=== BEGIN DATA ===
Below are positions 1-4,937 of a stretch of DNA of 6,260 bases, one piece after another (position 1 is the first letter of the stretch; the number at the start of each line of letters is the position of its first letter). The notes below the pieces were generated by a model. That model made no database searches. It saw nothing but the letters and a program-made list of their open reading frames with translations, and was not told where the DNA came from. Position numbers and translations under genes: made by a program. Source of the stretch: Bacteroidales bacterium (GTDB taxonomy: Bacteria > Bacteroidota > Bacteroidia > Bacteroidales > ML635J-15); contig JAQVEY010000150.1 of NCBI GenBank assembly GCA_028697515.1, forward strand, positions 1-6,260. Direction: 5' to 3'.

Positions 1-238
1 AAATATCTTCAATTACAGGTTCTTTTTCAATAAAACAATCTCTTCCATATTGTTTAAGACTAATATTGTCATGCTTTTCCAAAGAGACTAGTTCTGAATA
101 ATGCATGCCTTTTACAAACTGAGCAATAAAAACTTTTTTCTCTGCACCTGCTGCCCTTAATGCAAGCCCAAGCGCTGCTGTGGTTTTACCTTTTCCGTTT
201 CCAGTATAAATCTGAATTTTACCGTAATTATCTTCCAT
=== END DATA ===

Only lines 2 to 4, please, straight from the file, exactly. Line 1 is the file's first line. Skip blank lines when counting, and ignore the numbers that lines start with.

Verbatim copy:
Positions 1-238
1 AAATATCTTCAATTACAGGTTCTTTTTCAATAAAACAATCTCTTCCATATTGTTTAAGACTAATATTGTCATGCTTTTCCAAAGAGACTAGTTCTGAATA
101 ATGCATGCCTTTTACAAACTGAGCAATAAAAACTTTTTTCTCTGCACCTGCTGCCCTTAATGCAAGCCCAAGCGCTGCTGTGGTTTTACCTTTTCCGTTT